Delaware lawmakers propose gas tax increase alternatives

 (Julio Cortez/AP Photo, file)

(Julio Cortez/AP Photo, file)

State lawmakers pitched a few alternatives to the proposed ten-cent gas tax increase during the Delaware Department of Transportation’s fiscal year 2015 budget hearing in Dover.

DelDOT Secretary Shailen Bhatt outlined the $228 million capital budget as well as the $342.1 million operating budget, which includes a one percent pay raise for employees.

In order to pay for some the proposed projects, DelDOT anticipates lawmakers to pass the proposed ten-cents per gallon gas tax increase.

Bhatt, along with Governor Jack Markell, pitched the increase back in January as a way to put more Delawareans back to work while improving state roads.   

The increase would cost Delaware motorists about $57 annually, according to state estimates. Under the proposal, DelDOT would see a $50 million annual increase in revenue. They would match those funds by borrowing another $50 million annually for the next five years.

The state has not raised the gas tax since 1995 and Bhatt added that Delaware’s gas tax would remain significantly lower than neighboring states.

Some lawmakers say Delawareans can’t financially handle the increase.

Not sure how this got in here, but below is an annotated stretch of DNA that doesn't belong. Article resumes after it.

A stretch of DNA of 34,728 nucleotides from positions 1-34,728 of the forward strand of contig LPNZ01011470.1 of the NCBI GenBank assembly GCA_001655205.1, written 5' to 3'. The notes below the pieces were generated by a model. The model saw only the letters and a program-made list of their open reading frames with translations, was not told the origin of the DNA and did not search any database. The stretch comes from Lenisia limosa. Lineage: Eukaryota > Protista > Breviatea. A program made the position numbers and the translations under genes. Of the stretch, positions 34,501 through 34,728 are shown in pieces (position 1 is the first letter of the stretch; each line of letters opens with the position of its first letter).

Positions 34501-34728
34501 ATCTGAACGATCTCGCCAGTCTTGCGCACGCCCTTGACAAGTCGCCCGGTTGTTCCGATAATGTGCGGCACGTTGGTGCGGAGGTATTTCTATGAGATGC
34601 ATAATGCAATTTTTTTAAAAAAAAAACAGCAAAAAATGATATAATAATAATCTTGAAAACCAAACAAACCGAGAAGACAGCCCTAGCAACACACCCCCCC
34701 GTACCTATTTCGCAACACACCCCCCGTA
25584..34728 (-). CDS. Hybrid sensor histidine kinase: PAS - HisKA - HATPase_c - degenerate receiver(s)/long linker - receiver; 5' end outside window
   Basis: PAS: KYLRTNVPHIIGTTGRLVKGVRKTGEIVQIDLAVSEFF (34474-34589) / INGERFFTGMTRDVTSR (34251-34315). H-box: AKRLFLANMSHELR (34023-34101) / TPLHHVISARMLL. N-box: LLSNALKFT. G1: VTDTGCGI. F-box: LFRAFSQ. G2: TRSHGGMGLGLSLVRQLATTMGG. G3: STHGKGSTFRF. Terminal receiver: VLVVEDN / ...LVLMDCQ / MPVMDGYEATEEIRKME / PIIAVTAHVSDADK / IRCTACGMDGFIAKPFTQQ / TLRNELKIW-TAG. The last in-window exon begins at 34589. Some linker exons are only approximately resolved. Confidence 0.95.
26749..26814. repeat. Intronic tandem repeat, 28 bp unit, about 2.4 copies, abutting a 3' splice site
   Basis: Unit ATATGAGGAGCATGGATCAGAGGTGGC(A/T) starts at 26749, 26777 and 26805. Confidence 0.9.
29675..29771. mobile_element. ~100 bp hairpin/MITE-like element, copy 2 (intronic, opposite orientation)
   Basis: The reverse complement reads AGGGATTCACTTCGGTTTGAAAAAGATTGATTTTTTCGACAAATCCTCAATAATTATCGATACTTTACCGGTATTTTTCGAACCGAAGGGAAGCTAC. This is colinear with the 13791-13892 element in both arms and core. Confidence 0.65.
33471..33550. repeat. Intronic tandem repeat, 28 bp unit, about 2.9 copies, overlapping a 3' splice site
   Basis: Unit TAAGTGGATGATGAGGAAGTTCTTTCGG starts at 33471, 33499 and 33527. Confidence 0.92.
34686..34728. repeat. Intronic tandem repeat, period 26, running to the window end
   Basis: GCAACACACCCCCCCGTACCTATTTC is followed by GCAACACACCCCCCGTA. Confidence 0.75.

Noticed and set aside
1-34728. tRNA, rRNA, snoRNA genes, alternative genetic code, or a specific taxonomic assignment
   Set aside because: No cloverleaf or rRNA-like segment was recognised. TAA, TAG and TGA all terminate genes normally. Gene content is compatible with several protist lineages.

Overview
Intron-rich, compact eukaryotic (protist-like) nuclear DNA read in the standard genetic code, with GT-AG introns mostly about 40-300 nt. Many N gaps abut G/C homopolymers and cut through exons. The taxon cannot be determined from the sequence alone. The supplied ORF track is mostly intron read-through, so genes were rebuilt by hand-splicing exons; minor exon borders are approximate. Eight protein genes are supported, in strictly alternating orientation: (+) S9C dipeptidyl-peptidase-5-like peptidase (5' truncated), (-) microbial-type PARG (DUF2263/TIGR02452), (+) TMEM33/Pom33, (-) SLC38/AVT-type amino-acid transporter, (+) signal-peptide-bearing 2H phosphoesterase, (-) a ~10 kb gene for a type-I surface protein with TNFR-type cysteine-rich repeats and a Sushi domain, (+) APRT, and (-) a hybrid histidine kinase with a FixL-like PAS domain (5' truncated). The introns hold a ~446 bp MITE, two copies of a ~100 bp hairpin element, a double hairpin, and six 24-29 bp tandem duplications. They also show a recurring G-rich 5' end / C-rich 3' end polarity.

“I’m getting emails and calls from my constituents saying ten cents a gallon is really hard, especially on lower and middle class folks,” said Sen. Karen Peterson, D-Stanton.

Peterson suggested imposing a one-dollar per barrel tax on the oil that is transferred on the Delaware Bay.

“Those supertankers pull in and offload the oil to smaller ships to take it up the Delaware River, and for that we charge them nothing for using our Delaware Bay for the purpose,” said Peterson.

Bhatt said that they are open-minded but said that this suggestion is something they would need to talk to the Delaware Department of Natural Resources about.

Rep. Daniel Short, R-Seaford, went before the JFC to pitch another alternative to the gas tax. Short suggested transitioning DelDOT’s budget out of the Transportation Trust Fund and into the General Fund, which is where all other state agencies receive their funding. Short said the move would begin freeing up money in the Transportation Trust Fund for road projects.

 

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